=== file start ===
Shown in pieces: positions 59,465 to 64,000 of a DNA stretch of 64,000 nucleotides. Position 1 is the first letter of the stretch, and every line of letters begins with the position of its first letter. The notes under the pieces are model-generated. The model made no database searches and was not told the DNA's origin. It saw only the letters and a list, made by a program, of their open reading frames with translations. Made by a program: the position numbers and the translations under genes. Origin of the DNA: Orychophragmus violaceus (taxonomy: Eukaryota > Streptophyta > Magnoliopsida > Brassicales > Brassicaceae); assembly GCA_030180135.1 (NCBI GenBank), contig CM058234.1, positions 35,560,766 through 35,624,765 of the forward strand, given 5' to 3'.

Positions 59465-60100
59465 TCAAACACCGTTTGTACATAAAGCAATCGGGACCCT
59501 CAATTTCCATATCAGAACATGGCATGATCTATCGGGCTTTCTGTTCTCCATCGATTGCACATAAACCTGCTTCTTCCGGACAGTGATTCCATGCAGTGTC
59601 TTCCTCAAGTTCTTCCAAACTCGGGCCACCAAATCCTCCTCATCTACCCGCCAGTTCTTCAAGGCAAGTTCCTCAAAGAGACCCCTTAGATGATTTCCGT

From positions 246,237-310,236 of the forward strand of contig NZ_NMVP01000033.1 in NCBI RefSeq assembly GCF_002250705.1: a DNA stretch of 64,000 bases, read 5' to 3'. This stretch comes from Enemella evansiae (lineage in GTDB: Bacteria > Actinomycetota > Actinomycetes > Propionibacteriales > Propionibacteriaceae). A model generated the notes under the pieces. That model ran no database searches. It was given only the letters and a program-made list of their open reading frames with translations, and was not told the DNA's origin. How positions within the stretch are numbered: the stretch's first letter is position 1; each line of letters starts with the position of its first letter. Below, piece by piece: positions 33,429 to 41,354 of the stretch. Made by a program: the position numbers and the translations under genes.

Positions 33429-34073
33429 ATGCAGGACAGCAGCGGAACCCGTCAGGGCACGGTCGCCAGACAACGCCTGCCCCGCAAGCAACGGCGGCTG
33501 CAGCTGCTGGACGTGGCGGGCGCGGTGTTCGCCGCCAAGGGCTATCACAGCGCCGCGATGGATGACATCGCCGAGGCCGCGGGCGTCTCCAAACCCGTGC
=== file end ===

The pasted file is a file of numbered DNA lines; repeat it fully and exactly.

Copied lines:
Shown in pieces: positions 59,465 to 64,000 of a DNA stretch of 64,000 nucleotides. Position 1 is the first letter of the stretch, and every line of letters begins with the position of its first letter. The notes under the pieces are model-generated. The model made no database searches and was not told the DNA's origin. It saw only the letters and a list, made by a program, of their open reading frames with translations. Made by a program: the position numbers and the translations under genes. Origin of the DNA: Orychophragmus violaceus (taxonomy: Eukaryota > Streptophyta > Magnoliopsida > Brassicales > Brassicaceae); assembly GCA_030180135.1 (NCBI GenBank), contig CM058234.1, positions 35,560,766 through 35,624,765 of the forward strand, given 5' to 3'.

Positions 59465-60100
59465 TCAAACACCGTTTGTACATAAAGCAATCGGGACCCT
59501 CAATTTCCATATCAGAACATGGCATGATCTATCGGGCTTTCTGTTCTCCATCGATTGCACATAAACCTGCTTCTTCCGGACAGTGATTCCATGCAGTGTC
59601 TTCCTCAAGTTCTTCCAAACTCGGGCCACCAAATCCTCCTCATCTACCCGCCAGTTCTTCAAGGCAAGTTCCTCAAAGAGACCCCTTAGATGATTTCCGT

From positions 246,237-310,236 of the forward strand of contig NZ_NMVP01000033.1 in NCBI RefSeq assembly GCF_002250705.1: a DNA stretch of 64,000 bases, read 5' to 3'. This stretch comes from Enemella evansiae (lineage in GTDB: Bacteria > Actinomycetota > Actinomycetes > Propionibacteriales > Propionibacteriaceae). A model generated the notes under the pieces. That model ran no database searches. It was given only the letters and a program-made list of their open reading frames with translations, and was not told the DNA's origin. How positions within the stretch are numbered: the stretch's first letter is position 1; each line of letters starts with the position of its first letter. Below, piece by piece: positions 33,429 to 41,354 of the stretch. Made by a program: the position numbers and the translations under genes.

Positions 33429-34073
33429 ATGCAGGACAGCAGCGGAACCCGTCAGGGCACGGTCGCCAGACAACGCCTGCCCCGCAAGCAACGGCGGCTG
33501 CAGCTGCTGGACGTGGCGGGCGCGGTGTTCGCCGCCAAGGGCTATCACAGCGCCGCGATGGATGACATCGCCGAGGCCGCGGGCGTCTCCAAACCCGTGC